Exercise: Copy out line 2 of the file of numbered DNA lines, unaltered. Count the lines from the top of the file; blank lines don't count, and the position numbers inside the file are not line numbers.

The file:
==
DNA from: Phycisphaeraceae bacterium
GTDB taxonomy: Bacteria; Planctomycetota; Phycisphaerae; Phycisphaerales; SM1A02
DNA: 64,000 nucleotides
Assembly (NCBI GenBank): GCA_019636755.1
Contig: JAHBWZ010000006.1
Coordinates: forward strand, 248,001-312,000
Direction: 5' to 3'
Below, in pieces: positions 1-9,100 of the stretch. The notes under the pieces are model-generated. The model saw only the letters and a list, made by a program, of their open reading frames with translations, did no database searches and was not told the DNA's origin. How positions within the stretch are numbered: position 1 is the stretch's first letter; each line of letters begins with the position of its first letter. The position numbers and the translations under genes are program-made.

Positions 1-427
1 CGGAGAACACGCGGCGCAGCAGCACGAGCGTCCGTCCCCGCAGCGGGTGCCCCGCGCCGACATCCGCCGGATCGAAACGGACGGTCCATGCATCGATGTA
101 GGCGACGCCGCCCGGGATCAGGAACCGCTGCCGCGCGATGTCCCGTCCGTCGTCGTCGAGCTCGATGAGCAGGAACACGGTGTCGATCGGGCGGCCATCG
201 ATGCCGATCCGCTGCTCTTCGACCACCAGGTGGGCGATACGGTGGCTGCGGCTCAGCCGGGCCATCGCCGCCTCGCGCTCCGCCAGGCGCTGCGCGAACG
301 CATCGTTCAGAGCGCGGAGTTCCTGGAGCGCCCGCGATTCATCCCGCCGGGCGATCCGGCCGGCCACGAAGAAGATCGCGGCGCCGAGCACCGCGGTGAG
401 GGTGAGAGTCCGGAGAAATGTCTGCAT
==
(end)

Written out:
GTDB taxonomy: Bacteria; Planctomycetota; Phycisphaerae; Phycisphaerales; SM1A02